In the approach, sit down completely in the saddle, keeping your legs close to the horse. It is important that you support your weight with your legs, more specifically your feet and thighs, instead of your hands. Do not look down, and be gentle with the reins—let the horse move his neck and head freely.
As soon as the horse starts to lift off of the ground, lean your body forward and bring yourself out of the saddle slightly. When the animal is completely in the air, follow his mouth gently with the reins. At the same time, move your body slightly forward to help keep your balance. When the horse lands, allow your body to resume the standard riding position.
When it comes to English tack and the show ring, it's important that you get your horse looking polished and well tailored before stepping in front of the judges. Is your horse projecting the right kind of image? Image is everything so it is essential that your horse look perfect. One of the most important aspects of your horse's appearance is the bride. Make sure that your horse has a properly adjusted English bridle. Not sure how to adjust a bridle? Here are some pointers:
• Begin by adjusting the cheek pieces of the bridle in such a way that a wrinkle forms on either side of your horse's mouth as a result of the bit.
• If you would like to add an extra air of sophistication to your animal, position the buckles of the cheek piece so that they are even on either side and sit beside the largest eye bones. If the buckles won't sit right, have them adjusted by a professional.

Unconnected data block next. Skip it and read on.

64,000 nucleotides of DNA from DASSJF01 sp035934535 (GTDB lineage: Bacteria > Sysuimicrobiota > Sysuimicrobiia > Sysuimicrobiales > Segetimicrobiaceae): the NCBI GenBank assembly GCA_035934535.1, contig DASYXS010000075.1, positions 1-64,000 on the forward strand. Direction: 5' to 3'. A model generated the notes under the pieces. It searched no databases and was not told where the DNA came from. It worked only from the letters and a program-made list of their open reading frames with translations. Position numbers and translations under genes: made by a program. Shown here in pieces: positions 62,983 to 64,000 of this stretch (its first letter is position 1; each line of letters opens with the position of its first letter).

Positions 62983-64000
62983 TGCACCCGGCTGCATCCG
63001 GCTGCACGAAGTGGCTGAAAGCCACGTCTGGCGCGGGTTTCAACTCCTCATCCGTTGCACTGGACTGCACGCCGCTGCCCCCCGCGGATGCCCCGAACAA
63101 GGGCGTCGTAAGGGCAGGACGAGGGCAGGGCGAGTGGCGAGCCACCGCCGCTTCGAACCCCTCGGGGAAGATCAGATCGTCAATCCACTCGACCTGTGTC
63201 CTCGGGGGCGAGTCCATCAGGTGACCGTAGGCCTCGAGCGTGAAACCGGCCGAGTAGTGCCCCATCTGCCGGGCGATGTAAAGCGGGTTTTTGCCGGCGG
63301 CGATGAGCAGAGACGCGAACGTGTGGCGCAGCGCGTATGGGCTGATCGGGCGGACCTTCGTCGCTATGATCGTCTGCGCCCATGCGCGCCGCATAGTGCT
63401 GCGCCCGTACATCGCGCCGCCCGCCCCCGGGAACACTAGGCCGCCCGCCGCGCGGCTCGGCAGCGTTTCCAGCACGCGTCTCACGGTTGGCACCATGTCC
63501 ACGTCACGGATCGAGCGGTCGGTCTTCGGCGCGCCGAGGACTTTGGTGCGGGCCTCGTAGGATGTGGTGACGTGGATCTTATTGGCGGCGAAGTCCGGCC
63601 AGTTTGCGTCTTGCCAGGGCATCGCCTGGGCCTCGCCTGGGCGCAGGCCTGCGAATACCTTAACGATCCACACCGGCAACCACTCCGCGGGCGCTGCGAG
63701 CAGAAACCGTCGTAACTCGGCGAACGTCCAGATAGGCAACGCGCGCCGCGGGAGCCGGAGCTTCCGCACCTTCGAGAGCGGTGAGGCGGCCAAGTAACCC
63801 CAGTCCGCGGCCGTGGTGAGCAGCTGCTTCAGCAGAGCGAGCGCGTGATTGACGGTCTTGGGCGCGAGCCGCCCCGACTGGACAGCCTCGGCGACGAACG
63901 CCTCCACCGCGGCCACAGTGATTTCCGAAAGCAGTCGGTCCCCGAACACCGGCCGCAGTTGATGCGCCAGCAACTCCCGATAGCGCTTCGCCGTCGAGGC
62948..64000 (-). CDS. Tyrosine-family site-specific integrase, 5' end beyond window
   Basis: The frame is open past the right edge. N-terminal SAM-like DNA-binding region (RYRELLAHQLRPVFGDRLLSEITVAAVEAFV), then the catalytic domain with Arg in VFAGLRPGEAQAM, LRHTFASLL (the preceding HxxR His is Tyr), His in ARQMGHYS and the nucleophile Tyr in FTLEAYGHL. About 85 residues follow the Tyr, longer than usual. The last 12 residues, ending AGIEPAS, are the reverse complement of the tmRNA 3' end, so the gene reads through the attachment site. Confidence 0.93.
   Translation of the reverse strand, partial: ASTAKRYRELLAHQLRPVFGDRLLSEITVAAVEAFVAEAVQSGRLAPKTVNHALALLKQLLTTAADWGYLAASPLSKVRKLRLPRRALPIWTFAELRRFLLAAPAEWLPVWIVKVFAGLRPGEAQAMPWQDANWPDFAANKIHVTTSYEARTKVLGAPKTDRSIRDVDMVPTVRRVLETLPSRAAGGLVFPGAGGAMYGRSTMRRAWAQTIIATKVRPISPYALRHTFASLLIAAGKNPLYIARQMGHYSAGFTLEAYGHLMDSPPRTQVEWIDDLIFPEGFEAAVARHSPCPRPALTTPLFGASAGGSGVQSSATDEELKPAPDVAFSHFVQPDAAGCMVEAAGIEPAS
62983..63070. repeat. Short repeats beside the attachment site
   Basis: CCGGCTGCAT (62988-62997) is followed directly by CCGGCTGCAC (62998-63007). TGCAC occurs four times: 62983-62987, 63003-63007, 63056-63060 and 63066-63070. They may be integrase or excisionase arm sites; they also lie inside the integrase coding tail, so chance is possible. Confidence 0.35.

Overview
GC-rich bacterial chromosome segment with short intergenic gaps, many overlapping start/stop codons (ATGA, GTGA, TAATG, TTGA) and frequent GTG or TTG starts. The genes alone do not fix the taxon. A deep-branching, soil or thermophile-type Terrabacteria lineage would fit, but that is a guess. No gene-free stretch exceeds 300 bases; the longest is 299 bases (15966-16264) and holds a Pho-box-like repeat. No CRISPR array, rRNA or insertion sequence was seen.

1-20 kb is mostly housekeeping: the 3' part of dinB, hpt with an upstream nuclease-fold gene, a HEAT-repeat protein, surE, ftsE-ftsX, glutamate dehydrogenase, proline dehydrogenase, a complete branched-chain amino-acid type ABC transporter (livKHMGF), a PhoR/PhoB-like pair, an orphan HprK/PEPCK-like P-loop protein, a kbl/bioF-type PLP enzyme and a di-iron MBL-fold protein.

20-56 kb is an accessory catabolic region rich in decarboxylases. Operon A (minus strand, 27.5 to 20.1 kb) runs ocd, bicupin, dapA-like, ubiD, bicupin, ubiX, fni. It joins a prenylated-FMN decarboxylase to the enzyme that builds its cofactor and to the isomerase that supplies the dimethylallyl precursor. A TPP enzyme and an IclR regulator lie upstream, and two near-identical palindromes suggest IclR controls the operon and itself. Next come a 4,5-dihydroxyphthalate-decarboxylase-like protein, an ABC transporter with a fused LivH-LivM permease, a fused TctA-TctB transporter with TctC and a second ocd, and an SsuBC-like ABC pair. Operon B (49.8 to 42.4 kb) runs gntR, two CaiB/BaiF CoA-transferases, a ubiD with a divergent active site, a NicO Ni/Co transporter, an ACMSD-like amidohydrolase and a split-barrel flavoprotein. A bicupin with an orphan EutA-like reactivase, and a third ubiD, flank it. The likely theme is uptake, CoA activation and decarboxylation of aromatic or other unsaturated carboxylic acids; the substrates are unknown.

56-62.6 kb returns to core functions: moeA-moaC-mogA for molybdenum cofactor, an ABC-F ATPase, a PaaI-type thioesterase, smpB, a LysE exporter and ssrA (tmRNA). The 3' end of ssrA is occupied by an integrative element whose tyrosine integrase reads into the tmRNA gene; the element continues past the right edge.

• When buckling the throatlatch you don't want to choke the horse. There should be enough space underneath it for your fist.
• The noseband should rest a finger-width beneath the cheekbones of the animal so adjust the cavesson accordingly. And, after buckling the noseband you should easily be able to fit two fingers underneath it.
• Make sure that the brow band sits in that natural hollow under the animal's ears. It should also sit straight on the forehead.
If you're in the market for a new saddle, keep in mind that you will not find many leather English saddles that run less than $800. And, the higher-end ones will cost several thousand dollars. As you can see, saddles can be pricey so don't buy one on a whim—determine exactly what you need ahead of time. Then, purchase your saddle online or from a tack shop.
It's in your better interest not to purchase cheap saddle packages that have a price tag of only a few hundred dollars—keep in mind that you'll get what you pay for. You will end up with warped saddletrees and poorly flocked panels that will injure your horse. If you're on a tight budget, you're better off buying a quality used saddle that a cheapo new one.
Before dropping any cash on a saddle, decide which event you'll be using it in the most. Keep in mind that jumping saddles have short stirrups, and the seat is specially created to hold the rider forward and off of the horse to assist in jumping. On the other hand, dressage saddles are equipped with deeper seats that keep the rider close to the animal's back—this way the rider will have a good feel of what the horse is up to.
It is often rumored that Engish riding is more difficult than Western riding. English riding requires a new rider to coordinate multiple skills (reins, balance, legs) in order to successfully control the horse. This can be quite complicated for a new rider and will likely take a great deal of practice and lessons to master. In Western riding, however, it is a lot easier to get started without as much intensive instruction.
If you want to learn to ride but are not sure what style you are more interested in, it's a good idea to take English lessons. Once you have gotten used to the multiple skills involved with English riding and you can tolerate the considerably smaller saddle (English saddles are noticeably smaller than Western ones) switching to Western will be a fairly simple process. On the other hand, if you try to go from Western to English you will basically have to learn from scratch.